Fields in Trust research finds 2.5 million people across Great Britain without a nearby park or green space
By Alison McCann, Policy Manager, Fields in Trust
- Over 2.5 million people across Great Britain live more than ten minutes’ walk from a public park or green space
- Average green space per person in GB is 35 square metres – about three car parking spaces
- Only 6% of local parks and green spaces legally protected from development
Green Space Index
New research from the charity Fields in Trust has identified that more than 2.5 million people across Great Britain live more than ten minutes-walk from their nearest park or green space. The Green Space Index, is a barometer of publicly accessible park and green space provision, which, for the first time, uses new Ordnance Survey data to comprehensively analyse provision across Great Britain.
The Green Space Index shows that although Britain has a total of 216,160 hectares of publicly accessible, local parks and green spaces (about one and a half times the size of London), less than 6% of this is legally protected with Fields in Trust – the charity which champions and supports our parks and green spaces by protecting them for people to enjoy in perpetuity. With public sector cuts leading to pressure on outdoor spaces, there is an increasing risk that a lack of legal protection could lead to more being sold off or built on.
The Green Space Index Score is Fields in Trust’s own unique measure of green space provision and simply indicates how close a region is to the recommended minimum provision of parks, play facilities and outdoor sport per 1,000 people. This is based on benchmark guidelines set out in Fields in Trust’s Guidance for Outdoor Sport and Play publication. The Index finds that London, Yorkshire & the Humber and the North West and the North East all fall well below the minimum level, with the East Midlands providing exactly the minimum.
England as a whole falls just below the minimum provision but in contrast, Scotland tops the Green Space Index. It both provides more green-space per person than any other part of Great Britain (45.86 square metres per person) and has the most legally protected green space (2,143 hectares).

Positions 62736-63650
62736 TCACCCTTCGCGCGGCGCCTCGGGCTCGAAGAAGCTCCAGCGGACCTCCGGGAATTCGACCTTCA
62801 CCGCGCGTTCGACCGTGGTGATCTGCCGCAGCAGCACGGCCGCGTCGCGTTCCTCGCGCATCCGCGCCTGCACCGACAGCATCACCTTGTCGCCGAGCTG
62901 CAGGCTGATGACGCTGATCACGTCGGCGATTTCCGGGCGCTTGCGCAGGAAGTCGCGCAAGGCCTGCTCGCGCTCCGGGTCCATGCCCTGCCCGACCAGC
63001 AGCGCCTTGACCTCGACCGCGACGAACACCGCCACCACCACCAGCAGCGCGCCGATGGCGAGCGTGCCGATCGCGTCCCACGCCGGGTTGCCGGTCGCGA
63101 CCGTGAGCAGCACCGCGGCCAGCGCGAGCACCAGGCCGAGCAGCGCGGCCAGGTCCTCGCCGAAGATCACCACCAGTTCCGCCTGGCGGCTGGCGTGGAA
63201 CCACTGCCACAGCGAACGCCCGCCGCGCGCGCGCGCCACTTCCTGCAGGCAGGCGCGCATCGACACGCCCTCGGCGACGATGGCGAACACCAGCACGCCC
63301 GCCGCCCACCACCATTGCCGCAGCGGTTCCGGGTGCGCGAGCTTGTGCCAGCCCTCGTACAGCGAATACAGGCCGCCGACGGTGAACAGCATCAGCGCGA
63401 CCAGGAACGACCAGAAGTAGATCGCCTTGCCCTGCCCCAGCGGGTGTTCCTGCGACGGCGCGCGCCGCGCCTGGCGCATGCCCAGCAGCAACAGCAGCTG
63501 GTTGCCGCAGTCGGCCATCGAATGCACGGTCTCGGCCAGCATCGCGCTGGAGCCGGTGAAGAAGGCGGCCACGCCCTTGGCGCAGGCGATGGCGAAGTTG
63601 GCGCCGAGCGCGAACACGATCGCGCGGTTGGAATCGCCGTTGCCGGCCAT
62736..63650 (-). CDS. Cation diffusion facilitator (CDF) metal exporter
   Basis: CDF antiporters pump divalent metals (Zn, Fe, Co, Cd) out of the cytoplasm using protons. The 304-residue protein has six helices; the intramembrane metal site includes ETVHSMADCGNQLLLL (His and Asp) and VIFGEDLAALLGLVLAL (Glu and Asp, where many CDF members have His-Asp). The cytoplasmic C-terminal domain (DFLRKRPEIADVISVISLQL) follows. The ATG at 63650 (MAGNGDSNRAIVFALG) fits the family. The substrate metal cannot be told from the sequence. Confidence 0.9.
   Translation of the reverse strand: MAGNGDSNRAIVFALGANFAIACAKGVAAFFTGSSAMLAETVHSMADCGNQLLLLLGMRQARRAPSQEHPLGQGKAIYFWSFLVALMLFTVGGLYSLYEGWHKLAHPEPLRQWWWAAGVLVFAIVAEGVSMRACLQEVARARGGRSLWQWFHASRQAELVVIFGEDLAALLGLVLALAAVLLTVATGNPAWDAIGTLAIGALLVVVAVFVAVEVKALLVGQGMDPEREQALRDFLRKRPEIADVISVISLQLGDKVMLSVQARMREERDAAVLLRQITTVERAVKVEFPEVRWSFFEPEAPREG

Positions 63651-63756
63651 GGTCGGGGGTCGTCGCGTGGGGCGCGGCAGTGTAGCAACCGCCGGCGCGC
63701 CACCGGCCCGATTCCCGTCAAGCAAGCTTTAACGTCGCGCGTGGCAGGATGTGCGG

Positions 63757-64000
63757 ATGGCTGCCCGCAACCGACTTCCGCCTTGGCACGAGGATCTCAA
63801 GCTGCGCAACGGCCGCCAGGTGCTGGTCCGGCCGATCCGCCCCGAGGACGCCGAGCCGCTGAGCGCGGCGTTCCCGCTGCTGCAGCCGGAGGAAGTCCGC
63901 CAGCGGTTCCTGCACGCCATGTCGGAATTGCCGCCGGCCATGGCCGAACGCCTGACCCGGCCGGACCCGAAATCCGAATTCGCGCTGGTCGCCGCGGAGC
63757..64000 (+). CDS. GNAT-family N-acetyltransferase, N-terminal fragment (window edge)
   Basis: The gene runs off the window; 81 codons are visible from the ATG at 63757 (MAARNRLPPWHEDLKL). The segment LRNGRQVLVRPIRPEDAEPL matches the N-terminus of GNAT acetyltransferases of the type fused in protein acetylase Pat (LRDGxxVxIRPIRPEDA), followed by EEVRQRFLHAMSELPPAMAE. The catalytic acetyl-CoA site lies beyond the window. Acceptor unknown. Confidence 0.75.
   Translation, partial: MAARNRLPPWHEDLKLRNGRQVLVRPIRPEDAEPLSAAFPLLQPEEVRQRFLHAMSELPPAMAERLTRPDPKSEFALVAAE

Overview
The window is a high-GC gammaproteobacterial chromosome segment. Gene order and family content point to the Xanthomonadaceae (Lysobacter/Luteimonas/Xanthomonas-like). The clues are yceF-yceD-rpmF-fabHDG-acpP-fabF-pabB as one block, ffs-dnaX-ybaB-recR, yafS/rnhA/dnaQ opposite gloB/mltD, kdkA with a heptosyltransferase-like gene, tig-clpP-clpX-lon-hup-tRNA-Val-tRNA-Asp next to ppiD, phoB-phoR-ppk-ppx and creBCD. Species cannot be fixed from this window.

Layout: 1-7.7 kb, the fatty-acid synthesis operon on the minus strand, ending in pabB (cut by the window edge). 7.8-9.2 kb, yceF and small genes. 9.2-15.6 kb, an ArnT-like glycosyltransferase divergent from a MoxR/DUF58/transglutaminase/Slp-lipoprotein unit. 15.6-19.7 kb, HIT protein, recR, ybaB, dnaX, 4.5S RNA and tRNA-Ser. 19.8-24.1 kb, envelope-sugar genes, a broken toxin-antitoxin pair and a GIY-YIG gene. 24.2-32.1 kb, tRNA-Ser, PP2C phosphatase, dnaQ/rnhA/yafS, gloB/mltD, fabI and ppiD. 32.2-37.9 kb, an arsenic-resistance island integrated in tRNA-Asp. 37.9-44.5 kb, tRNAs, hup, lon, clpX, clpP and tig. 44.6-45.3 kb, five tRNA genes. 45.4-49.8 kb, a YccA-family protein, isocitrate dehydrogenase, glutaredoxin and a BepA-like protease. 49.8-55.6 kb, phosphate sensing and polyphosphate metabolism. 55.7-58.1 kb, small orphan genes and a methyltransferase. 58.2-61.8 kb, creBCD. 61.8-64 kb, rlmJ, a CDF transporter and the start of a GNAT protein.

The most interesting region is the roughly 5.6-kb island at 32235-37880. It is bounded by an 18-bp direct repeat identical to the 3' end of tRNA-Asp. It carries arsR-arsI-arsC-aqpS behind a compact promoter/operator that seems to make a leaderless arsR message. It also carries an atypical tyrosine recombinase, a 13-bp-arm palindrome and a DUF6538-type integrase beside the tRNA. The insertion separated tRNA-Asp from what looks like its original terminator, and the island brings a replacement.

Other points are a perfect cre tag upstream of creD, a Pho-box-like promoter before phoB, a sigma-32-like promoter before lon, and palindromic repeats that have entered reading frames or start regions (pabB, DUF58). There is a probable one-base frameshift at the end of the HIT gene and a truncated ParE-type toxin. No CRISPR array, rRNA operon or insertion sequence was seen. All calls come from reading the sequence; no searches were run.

The average amount of green space per person in Great Britain is just over 35 square metres, less than half the size of a six-yard box on a football pitch - or around the space taken up by three parked cars.
At present Northern Ireland is not included in the analysis - Ordnance Survey's scope only extends to Great Britain. Northern Ireland is served by a separate mapping agency - Ordnance Survey of Northern Ireland - who have not, as yet, produced any mapping of publicly accessible parks and green spaces. The Green Space Index is the first time that park and green space provision in Great Britain has been comprehensively analysed. Fields in Trust plan to update the Index on a regular basis, which will allow the charity to track changes in green space provision in the future.
Health and Wellbeing
The health and wellbeing benefits associated with living close to parks and green spaces are increasingly well documented. For example, Fields in Trust’s Revaluing Parks and Green Spaces research, found that the Wellbeing Value associated with the frequent use of local parks and green spaces is worth £34.2 billion per year to the entire UK adult population. In addition, these spaces are estimated to save the NHS around £111 million per year based solely on a reduction in GP visits and excluding any additional savings from prescribing or referrals. A lack of provision within a ten-minute walk means people are more likely to be missing out on the benefits that these spaces provide.
Fields in Trust is concerned that a large number of people who don’t have a park or green space nearby could miss out on these benefits. There is an urgent need to secure and maintain the parks and green spaces we currently have. Local government and landowners are being encouraged to legally protect parks and green spaces they own – as any future loss will disproportionately impact disadvantaged and underrepresented communities.
Parks and green spaces are much-loved by people who use them regularly and increasingly, care for them through Friends groups and volunteer associations. It is widely understood by those who work in the sector, that parks provide many benefits to society. But our new Green Space Index shows, for the first time, that there is insufficient access to parks and green spaces and that far too few are legally protected, leaving those unprotected vulnerable to loss or development.
It is concerning that millions of people across the country find themselves with not a single park or green space within a ten-minute walk. It is also worrying that many regions across the country are failing to meet even basic standards of provision.
Overall these findings show that there is an urgent need to ensure the current level of park and green space provision is maintained and review what more can be done to legally protect them for future generations to enjoy.